People and the Wild Internet of Everything

“Cisco’s view is that IoE technically differs from the Internet of Things; IoT is composed of connected objects, while IoE encompasses the networks that must support all the data these objects generate and transmit. “Software by itself won’t get the job done,” Chambers said at Interop in October, arguing that IoE demands data center software and hardware that work in concert.” – Information Week

Software is part of the solution. Hardware is part of the solution. People are the other part. Humans can connect complex things together better than any software or hardware system. It remains that the only practical interface with complexity is the human brain. It’s why the Turing test, to the chagrin of technology  marketers, has never been passed by a machine. (more…)

ESN as knowledge bridges

An effective suite of enterprise social tools can help organizations share knowledge, collaborate, and cooperate – connecting the work being done with the identification of new opportunities and ideas. In an age when everything is getting connected, it only makes sense to have platforms in place that enable faster feedback loops inside the organization in order to deal with connected customers, suppliers, partners, and competitors. It takes a networked organization, staffed by people with networked mindsets, to thrive in a networked economy.

Enterprise social networks (ESN) are growing in usage in most large organizations. More employees are sharing knowledge through activity streams on platforms by IBM, SAP, Jive, Yammer, and Socialcast, to name a few.  But ESN can constrain what they are supposed to enhance. Due to the very personal and intimate nature of implicit knowledge, people will only freely share it if they feel they are in control. A single enterprise network does not provide much individual control. (more…)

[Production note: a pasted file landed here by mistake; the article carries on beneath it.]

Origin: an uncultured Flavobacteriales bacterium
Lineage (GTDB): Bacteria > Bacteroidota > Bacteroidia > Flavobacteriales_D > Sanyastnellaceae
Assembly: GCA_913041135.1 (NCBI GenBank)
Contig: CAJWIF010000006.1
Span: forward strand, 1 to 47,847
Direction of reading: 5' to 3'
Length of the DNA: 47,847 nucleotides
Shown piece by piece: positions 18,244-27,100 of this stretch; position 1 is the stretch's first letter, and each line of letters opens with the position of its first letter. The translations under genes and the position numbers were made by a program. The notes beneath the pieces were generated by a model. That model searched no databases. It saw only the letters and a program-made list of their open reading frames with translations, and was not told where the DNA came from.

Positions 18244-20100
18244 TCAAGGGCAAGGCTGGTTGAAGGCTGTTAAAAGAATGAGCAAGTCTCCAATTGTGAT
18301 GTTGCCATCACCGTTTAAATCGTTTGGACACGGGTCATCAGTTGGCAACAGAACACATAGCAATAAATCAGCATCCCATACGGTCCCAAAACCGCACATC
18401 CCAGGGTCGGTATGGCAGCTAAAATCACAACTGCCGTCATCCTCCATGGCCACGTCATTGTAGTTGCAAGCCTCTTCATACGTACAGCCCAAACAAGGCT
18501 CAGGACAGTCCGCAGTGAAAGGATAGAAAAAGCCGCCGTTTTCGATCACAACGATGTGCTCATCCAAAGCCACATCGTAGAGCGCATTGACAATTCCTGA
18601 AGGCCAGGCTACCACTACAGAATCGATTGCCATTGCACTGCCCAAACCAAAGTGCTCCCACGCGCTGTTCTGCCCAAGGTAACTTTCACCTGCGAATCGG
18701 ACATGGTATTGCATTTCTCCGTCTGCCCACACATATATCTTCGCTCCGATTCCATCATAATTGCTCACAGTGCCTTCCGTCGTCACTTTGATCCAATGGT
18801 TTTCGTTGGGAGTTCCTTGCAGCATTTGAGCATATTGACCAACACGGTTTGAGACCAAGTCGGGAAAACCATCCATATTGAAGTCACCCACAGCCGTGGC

Revolutionalize Learning & Development

Work is learning and learning is the work, says Clark Quinn. I agree.

Clark gives a clear path forward for today’s learning and development profession on the cusp of revolution or extinction in his latest book. Revolutionize Learning & Development is required reading for anyone involved in training, instruction, or corporate education. I have known Clark for many years and in this book he makes the case for change very clear. He maps the path to align learning with work. If learning is the solution to the business situation, then this book will explain how to make it so. (more…)

Work is changing

Here are some observations and insights that were shared on social media this past fortnight. I call these Friday’s Finds.

The nature of work is changing. People’s relationship with work is changing. The changes to society will be vast.” – @gapingvoid

Andrew McAfee: offshoring is a way station on the way to automation – via @ebala

The research is clear that technological progress has greatly benefitted people in the developing world so far. I wonder, though, if automation and deindustrialization might be creating a ‘silicon ceiling’ on growth — a situation in which even low wages are no longer an attractive alternative to technology. If so, the global shift away from labor and toward capital will only accelerate.


Social leadership

What is social leadership? Simply put, it’s shifting the focus from you to we. All organizational leaders are part of complex human social networks. The great fallacy of leadership is that leaders control.

Control is a mirage. The most effective leaders right now–men and women–are those who embrace traits once considered feminine: Empathy. Vulnerability. Humility. Inclusiveness. Generosity. Balance. Patience. – Leigh Buchanan, Inc. Magazine

These traits need to be combined with one single mission: to create better work environments. Social leaders understand that first we shape our structures, and then our structures shape us. Working on the business means working on how the organization is designed. The Milgram and Stanford Prison experiments have shown us that if you put a good person in a bad system, the system always wins. (more…)